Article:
34 Fukushima Soil Spots Top Chernobyl Forced Evacuation
Soil at 34 spots in six Fukushima Prefecture municipalities has been contaminated with levels of radioactive cesium higher than the standard used for forcible evacuations after the Chernobyl disaster, it has been learned.
According to a soil contamination map submitted at a study meeting of the Education, Culture, Sports, Science and Technology Ministry, six municipalities recorded more than 1.48 million becquerels of cesium 137 per square meter–the standard used for forced resettlement after the 1986 Chernobyl accident.
The 34 spots are in no-entry and expanded evacuation zones around the Fukushima No. 1 nuclear power plant, which was crippled by the March 11 earthquake and tsunami.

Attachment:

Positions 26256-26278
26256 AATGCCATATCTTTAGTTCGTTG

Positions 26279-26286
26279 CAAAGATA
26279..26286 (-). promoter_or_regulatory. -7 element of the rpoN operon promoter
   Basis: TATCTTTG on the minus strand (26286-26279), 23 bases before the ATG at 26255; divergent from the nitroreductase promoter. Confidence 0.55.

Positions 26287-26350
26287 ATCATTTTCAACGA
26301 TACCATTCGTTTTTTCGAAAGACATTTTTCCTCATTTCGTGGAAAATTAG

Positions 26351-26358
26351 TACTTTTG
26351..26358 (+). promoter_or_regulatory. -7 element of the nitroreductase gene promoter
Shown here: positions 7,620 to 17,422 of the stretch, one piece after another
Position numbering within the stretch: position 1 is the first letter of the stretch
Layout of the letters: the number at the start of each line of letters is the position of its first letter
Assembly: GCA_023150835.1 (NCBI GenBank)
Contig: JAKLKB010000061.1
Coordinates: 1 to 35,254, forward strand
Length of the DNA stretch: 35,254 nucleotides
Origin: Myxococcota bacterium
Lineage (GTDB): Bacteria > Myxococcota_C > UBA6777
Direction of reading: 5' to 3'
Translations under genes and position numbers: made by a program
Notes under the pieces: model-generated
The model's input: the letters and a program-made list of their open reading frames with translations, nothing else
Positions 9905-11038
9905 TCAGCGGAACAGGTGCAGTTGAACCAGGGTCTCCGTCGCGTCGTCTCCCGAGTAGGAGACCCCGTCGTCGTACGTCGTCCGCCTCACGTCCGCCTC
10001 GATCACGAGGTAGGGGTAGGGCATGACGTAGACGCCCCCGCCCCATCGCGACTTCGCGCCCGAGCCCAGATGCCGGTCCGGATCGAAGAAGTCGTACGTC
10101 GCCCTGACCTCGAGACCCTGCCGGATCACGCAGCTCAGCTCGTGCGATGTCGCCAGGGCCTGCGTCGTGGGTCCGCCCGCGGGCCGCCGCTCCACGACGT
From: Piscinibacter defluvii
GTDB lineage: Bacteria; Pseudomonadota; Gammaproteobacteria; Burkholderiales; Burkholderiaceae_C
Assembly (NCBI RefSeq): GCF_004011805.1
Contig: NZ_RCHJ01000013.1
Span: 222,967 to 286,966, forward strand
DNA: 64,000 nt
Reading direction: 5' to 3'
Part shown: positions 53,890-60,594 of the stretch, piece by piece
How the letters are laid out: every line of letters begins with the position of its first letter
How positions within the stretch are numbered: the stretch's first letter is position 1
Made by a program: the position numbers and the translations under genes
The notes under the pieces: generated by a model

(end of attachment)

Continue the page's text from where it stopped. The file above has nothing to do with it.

The data reinforces comments outgoing Prime Minister Naoto Kan made Saturday. “There’s a possibility that residents of some areas will be unable to [return and] live there for a long period of time,” he said.
According to the survey, the six municipalities were Okumamachi, Futabamachi, Namiemachi, Tomiokamachi, Iitatemura and Minami-Soma.
The ministry checked soil contamination levels in about 2,200 locations around the nuclear plant.
The spot with the highest concentration of cesium 137 as of June 14–about 15.45 million becquerels per square meter–was in Okumamachi, a town in the heart of the no-entry zone. When levels of cesium 134 were added to the measurement, the level of the two radioactive isotopes reached about 29.46 million becquerels at that location.
More than 3 million becquerels of cesium 137 were detected in 16 locations in Okumamachi, Futabamachi, Namiemachi and Tomiokamachi.